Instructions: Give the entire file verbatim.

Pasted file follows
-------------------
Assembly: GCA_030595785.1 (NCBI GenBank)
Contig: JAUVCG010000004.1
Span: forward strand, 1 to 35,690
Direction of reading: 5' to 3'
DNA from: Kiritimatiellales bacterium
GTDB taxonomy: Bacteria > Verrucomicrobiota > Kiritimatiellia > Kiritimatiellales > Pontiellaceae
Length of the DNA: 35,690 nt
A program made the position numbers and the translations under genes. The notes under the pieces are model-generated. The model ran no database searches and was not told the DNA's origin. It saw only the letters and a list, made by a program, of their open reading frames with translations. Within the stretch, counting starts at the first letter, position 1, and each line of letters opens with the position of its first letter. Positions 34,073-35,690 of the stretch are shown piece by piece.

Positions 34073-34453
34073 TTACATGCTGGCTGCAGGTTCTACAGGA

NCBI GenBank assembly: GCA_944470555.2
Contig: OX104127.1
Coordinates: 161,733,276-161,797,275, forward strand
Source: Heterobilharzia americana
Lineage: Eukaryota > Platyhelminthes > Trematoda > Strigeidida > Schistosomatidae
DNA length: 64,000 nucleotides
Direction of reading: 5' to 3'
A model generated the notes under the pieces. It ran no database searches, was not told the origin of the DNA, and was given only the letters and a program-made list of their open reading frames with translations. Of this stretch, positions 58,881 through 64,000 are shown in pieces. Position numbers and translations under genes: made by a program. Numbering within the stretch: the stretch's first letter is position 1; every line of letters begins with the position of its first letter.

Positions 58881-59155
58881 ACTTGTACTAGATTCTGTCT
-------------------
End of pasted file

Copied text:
Assembly: GCA_030595785.1 (NCBI GenBank)
Contig: JAUVCG010000004.1
Span: forward strand, 1 to 35,690
Direction of reading: 5' to 3'
DNA from: Kiritimatiellales bacterium
GTDB taxonomy: Bacteria > Verrucomicrobiota > Kiritimatiellia > Kiritimatiellales > Pontiellaceae
Length of the DNA: 35,690 nt
A program made the position numbers and the translations under genes. The notes under the pieces are model-generated. The model ran no database searches and was not told the DNA's origin. It saw only the letters and a list, made by a program, of their open reading frames with translations. Within the stretch, counting starts at the first letter, position 1, and each line of letters opens with the position of its first letter. Positions 34,073-35,690 of the stretch are shown piece by piece.

Positions 34073-34453
34073 TTACATGCTGGCTGCAGGTTCTACAGGA

NCBI GenBank assembly: GCA_944470555.2
Contig: OX104127.1
Coordinates: 161,733,276-161,797,275, forward strand
Source: Heterobilharzia americana
Lineage: Eukaryota > Platyhelminthes > Trematoda > Strigeidida > Schistosomatidae
DNA length: 64,000 nucleotides
Direction of reading: 5' to 3'
A model generated the notes under the pieces. It ran no database searches, was not told the origin of the DNA, and was given only the letters and a program-made list of their open reading frames with translations. Of this stretch, positions 58,881 through 64,000 are shown in pieces. Position numbers and translations under genes: made by a program. Numbering within the stretch: the stretch's first letter is position 1; every line of letters begins with the position of its first letter.

Positions 58881-59155
58881 ACTTGTACTAGATTCTGTCT